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Tides of War by Stella Tillyard
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Tides of War (2011)

by Stella Tillyard

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Could never quite find my place within this book. I didn't like the way it was written, didn't care for the storyline possibly because my head wasn't in it. I know that others enjoyed it but I would be hard put to even tell you what it was about. Obviously I was unable to complete this one. 1/2 stars from me and not recommended. ( )
  rainpebble | Jan 15, 2013 |
This review was written for LibraryThing Early Reviewers.
This is the second disappointing novel written by a historian that I've read in the past (the first being by Alison Weir). While Weir's novel suffered from trying too hard to produce what she apparently thinks readers of historical fiction enjoy: melodrama, sappy romance, a hyperbolic style, impossible plot twists, and gratuitous sex scenes that were so bad they made me either laugh or go "Ick!" If I had to choose between them, I'd choose Tillyard, desite this novel's flaws.

It took me a long, long time to finish this one; it just never really captured my interest, and I found myself putting it aside for long periods to get on with more enjoyable books. Tillyard's setting, the Peninsular War, was something about which I knew little, and it was interesting, for the most part. But as others have said, Tillyard could never quite put the historian aside. The result was that every fact added to an already huge cast of characters and yet another subplot. If it had kept my interest, I might have been fine with that; but instead, I felt a bit lost whenever I returned to the book. In addition, as others have mentioned, the tone was a bit offputting. It wasn't that she tried to imitate the style of the period or of the aristocracy, but there was an academic undertone that she apparently could not shake.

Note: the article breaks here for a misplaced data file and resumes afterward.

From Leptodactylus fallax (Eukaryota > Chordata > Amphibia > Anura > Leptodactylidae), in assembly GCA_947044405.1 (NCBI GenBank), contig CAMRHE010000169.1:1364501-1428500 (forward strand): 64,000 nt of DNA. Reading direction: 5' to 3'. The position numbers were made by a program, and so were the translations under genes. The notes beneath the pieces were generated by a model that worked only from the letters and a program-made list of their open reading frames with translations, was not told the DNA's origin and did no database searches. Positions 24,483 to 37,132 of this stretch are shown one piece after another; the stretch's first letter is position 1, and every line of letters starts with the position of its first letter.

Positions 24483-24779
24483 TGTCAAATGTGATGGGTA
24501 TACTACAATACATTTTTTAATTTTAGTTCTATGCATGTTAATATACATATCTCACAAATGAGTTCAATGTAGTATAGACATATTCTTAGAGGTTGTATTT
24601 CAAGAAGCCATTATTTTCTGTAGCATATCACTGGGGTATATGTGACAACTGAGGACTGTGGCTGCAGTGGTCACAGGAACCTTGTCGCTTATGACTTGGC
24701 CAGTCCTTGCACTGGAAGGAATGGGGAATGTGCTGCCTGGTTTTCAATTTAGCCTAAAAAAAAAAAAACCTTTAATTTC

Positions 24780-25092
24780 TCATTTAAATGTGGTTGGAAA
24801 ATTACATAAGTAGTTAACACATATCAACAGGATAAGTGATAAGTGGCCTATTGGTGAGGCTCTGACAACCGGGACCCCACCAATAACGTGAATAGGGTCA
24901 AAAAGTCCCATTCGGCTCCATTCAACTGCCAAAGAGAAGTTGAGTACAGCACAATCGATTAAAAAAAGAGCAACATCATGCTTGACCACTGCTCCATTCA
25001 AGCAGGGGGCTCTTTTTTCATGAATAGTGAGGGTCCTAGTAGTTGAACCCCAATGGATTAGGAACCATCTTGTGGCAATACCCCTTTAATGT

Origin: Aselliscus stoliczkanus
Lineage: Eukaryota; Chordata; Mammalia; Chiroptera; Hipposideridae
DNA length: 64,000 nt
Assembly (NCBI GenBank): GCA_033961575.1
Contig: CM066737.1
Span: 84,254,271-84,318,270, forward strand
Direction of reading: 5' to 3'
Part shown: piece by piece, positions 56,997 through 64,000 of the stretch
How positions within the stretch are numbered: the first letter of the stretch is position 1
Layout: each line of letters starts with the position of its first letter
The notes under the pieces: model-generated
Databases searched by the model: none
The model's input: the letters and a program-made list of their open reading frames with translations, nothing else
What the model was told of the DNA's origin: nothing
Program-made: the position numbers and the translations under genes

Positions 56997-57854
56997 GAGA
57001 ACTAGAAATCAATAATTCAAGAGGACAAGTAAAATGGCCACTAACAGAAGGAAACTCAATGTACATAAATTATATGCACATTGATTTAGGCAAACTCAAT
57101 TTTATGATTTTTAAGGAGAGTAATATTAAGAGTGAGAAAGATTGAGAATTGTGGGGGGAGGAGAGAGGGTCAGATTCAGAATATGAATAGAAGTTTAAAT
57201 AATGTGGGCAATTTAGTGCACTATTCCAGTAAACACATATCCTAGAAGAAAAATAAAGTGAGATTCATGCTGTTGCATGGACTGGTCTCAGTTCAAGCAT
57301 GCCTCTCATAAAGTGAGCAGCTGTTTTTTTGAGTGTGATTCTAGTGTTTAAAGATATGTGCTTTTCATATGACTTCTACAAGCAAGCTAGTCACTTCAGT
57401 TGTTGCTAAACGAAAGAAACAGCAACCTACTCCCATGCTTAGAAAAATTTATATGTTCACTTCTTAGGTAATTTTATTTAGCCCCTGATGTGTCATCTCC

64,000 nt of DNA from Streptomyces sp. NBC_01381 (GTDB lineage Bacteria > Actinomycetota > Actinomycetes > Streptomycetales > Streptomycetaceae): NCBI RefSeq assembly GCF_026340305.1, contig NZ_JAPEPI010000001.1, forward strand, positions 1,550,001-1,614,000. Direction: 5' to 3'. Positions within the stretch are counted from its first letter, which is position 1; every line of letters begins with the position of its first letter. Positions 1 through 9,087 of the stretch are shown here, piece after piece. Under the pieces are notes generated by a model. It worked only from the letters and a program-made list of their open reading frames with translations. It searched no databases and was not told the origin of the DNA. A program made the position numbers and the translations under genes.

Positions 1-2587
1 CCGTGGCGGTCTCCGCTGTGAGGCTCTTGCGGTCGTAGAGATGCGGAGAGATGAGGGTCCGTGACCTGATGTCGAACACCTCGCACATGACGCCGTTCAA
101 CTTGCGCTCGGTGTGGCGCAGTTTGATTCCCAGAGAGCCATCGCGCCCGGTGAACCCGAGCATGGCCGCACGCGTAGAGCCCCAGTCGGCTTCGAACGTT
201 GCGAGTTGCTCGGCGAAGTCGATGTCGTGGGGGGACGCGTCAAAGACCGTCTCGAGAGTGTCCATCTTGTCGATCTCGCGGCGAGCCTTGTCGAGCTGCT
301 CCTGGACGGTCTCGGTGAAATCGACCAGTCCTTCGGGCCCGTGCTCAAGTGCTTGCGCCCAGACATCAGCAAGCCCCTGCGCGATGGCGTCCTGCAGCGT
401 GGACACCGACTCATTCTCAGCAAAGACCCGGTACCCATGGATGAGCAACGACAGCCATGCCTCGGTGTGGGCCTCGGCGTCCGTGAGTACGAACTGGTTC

I did like her portrait of high society and the character of Lady Wellington, and I learned something about an unfamiliar period; but I have to say that I was much relieved to come to the end of Tides of War. Would I give Tillyard a second chance at fiction? Yes. Hopefully she will have learned something about novel writing from her first effort and will put her historical knowledge to better, more restrained use in her second. ( )
  Cariola | Apr 5, 2012 |
Tides of War is the first fictional book by historian Stella Tillyard. Told from a multitude of viewpoints, this book focuses on the battlefront and home front of the Peninsular War during the early 1800's.

Tillyard mixes a cast of fictional and real-life characters to tell her story. The novel opens shortly before the British Army sends their forces to Spain to battle Napoleon's invading armies. Captain James Raven is newly married to Harriet, and this campaign will be a test to their young marriage. Meanwhile, General Wellington sees this as the opportunity of a lifetime - a chance to emerge as one of the best British generals of all time. His wife, Kitty, is no weeping Army wife. In fact, she is glad to be rid of her husband and his philandering ways.

As you would expect from a historian, the story was very much a lesson in history. Tillyard examines all aspects and effects of the war, from military battles to the financial nuisances of supporting a war chest. The Peninsular War, though taught to me years ago, were unfamiliar reading ground, and I enjoyed learning through Tillyard's research.